Or Solitary Watch

Then talk to me  me about trust.

Civic literacy- plays an important role in the public's overall health and safety literacy.  civic literacy consists of the things we learn about what sources of information to trust, who to go to for reliable information, how we understand power relationships - is a dynamic process.

Sadly, in this particularly situation, we are "teaching" a very counter-productive lesson in civic literacy.

And we continue to wonder why residents, many of them from diverse communities, don't want to get on the evacuation busses.

Hurricane - why people aren't going to the evacuation centers - Reason # 3

Our own wonderful Channel 1 and others are reporting that most of the buses that are waiting in Zone A to take residents to shelters are empty.  Why are we surprised at this.
As many Harlem residents have said to our research team post Katrina - "you're not going to see me going to any convention center."

To me, this is a very serious problem that we need to solve.
Any ideas?


Hurricane: Why people don't go to evacuation centers - Reason #2

Reason #2

Now I'm a quick learner, but each time I've tried to use the  Hurricane Evacuation Zone Finder on the OEM website to determine if I am in a Flood Area - ( specifically for Hurricane Sand - Zone A) - I invariably don't type in my location exactly the way this low-tolerance search program wants it.

You try.

Someone just reported that the site isn't working right now.

Hurricane Response: Why many don't go to evacuation centers - Reason #1

One Reason - try interpreting the flood area map 

Each time we face a complex emergency here in New York, you can see improvements in pre-planning, coordination and response readiness.  That's a good thing.

Broadcast media are constantly reporting updates and directions.  And New Yorkers are tuned in. 
But for detailed information you're referred to official sources: 

I'm going to focus on the critical information that is widely distributed in the leading websites:  NYC OEM, MTA , NYCDOHMH, and others. 
You can be the judge of how easy to read and use these critical sources are:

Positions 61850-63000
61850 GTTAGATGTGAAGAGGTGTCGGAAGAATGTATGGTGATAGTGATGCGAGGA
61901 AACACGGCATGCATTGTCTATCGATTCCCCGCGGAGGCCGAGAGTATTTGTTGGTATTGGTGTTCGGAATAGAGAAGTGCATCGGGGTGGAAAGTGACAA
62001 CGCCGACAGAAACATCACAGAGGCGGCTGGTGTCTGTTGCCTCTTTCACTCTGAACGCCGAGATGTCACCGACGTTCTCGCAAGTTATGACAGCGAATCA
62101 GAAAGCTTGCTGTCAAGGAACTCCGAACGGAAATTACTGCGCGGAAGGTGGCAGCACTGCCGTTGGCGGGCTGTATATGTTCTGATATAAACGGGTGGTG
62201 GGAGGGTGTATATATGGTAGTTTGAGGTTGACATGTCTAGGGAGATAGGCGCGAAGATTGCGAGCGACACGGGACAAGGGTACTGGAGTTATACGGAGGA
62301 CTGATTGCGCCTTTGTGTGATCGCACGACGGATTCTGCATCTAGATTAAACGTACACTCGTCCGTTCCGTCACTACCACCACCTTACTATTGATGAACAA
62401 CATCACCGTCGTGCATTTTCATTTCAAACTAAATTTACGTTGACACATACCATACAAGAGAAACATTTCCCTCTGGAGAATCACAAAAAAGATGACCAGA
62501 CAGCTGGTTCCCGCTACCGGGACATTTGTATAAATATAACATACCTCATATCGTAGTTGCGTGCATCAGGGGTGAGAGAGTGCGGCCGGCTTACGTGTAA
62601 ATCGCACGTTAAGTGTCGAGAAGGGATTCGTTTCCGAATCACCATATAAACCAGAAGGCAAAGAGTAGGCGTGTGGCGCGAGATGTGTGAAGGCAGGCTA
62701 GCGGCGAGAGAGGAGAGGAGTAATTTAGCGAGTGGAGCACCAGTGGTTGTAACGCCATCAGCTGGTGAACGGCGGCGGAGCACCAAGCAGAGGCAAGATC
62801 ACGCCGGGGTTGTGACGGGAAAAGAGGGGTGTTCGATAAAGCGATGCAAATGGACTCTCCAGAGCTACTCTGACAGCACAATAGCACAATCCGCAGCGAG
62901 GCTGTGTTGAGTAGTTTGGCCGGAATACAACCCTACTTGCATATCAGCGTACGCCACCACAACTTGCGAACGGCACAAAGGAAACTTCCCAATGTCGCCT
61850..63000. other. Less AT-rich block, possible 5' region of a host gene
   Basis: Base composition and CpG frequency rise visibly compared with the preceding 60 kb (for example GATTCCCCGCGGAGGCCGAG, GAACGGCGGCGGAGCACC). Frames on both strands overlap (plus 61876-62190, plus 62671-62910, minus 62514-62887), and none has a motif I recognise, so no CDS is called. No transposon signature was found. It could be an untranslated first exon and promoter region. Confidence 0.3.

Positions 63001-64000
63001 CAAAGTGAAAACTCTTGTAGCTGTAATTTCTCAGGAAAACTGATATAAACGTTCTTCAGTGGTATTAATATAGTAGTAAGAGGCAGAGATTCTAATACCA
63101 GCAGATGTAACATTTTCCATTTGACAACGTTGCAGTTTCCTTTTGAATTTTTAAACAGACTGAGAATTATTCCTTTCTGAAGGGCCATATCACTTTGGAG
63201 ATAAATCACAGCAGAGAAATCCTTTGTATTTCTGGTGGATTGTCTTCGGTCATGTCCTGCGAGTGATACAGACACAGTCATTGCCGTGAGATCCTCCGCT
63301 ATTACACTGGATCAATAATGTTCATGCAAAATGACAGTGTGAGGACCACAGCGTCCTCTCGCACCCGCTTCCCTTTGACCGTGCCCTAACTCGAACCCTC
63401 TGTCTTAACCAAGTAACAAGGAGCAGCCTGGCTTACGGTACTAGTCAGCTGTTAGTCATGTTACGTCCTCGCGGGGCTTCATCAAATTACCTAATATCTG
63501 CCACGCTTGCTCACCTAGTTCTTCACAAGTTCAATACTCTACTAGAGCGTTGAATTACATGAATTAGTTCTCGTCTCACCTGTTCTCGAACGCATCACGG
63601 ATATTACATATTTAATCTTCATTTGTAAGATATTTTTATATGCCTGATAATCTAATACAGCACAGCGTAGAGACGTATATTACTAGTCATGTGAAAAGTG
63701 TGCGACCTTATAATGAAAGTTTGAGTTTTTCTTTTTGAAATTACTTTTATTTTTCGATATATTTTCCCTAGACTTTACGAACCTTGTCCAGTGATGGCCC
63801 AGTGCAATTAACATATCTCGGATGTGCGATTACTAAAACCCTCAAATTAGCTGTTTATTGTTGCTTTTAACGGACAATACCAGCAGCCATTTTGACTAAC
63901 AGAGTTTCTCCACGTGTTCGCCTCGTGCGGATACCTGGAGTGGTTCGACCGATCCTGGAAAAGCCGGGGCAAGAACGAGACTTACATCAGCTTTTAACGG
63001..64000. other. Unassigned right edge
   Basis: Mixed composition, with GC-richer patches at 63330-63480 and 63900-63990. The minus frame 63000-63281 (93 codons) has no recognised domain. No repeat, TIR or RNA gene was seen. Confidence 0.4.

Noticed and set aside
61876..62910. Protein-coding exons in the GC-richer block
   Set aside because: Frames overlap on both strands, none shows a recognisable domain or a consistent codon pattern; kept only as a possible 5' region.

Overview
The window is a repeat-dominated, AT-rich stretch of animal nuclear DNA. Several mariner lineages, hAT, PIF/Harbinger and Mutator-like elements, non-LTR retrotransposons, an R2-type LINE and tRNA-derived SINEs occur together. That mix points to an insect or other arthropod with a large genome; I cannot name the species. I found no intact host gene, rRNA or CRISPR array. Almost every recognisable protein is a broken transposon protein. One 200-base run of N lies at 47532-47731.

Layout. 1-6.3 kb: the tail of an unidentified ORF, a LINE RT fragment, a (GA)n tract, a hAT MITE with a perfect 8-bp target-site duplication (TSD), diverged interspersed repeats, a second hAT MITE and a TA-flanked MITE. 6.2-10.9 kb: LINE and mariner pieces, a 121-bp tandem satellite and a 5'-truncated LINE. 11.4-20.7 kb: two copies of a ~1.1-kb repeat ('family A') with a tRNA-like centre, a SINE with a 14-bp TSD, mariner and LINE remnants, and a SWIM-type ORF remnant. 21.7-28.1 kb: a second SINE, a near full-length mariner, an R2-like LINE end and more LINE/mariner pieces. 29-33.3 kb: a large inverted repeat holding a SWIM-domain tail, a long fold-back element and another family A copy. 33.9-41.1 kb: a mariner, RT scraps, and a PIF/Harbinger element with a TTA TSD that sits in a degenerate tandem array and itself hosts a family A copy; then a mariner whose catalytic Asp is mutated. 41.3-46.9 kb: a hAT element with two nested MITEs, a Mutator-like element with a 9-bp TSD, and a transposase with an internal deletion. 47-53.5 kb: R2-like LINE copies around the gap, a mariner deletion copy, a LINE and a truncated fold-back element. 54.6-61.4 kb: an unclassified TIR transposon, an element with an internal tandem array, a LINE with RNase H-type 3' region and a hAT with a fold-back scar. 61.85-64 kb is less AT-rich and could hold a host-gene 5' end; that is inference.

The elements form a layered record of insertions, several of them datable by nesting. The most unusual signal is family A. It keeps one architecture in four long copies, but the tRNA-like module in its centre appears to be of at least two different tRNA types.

In 2007  we published the findings of a study we did using intercept interviews in Harlem, showing people the then current evacuation map GIS Maps to Communicate Emergency Preparedness: How Useable Are They for Inner City Residents? ( Journal of Homeland Security and Emergency Management)

The vast majority of residents (83%) who hadn't completed High School ( nearly 50% of Harlem residents) could not use the map to determine if they lived in a Flood Area, nor could they find where the closest Evacuation Center was. 

Any ideas on how to make it much easier for New Yorkers to find out if they're in a flood zone? 

Any ideas on improving on the current maps? 

Friday, August 10, 2012

Find Your Greatness - Nike did in this Ad

I've been a keen watcher of Olympic ads for quite a while and have a library of them I perennial use in my communication classes.  Whether it's the compelling messages about the environmental and sustainability of the Summer games in 1992 when even Anheuser Bush portrayed itself as green to the core, or Nike's "Just Do It" ads in Winter 2002.      I'm a sucker for the pull of the uniquely emotive advertising during just about any Olympics. They never disappoint.
And they never fail to supply me with examples of powerful communication to bring into my public health classrooms.

This Summer Olympics has not disappointed. Nike gets my vote for the best Find Your Greatness.  And one that will open my Fall semester.

Over 1 million views on YouTube and hundreds of people weighing in one the image of a 200 pound 12 year old struggling as he jogs down a lonely road toward the camera.

It made me think of the way we are generally framing obesity messages ( for young people).  In my lab files I an obesity campaign the state of Alabama's launched last year Strong4Life. ( Acknowledgment and thanks here to grad student Colleen Bowan, for her analysis of this campaign).  The original images and messages were all dire and accusatory.  

When was the last time we talked about a person's greatness in a public health messages - especially in our obesity messages?

Saturday, June 23, 2012

The Mediterranean Diet these days in Syntagma Square, Athens. The new definition of "ethnic foods".  And according to public health experts I've been speaking with this week, Athens and most major US cities share a common characteristic - rising obesity rates.

Sunday, June 17, 2012

From Chinglish to Greekglish

I'm always drawn to what right-minded folks do when they translate information - especially important information.  On the island of Crete this week, at a beach known for its unique pink sand, Elafonissi, I came upon this.  Something to be said for language and the staggering profusion of of possibilities our tinkering yields.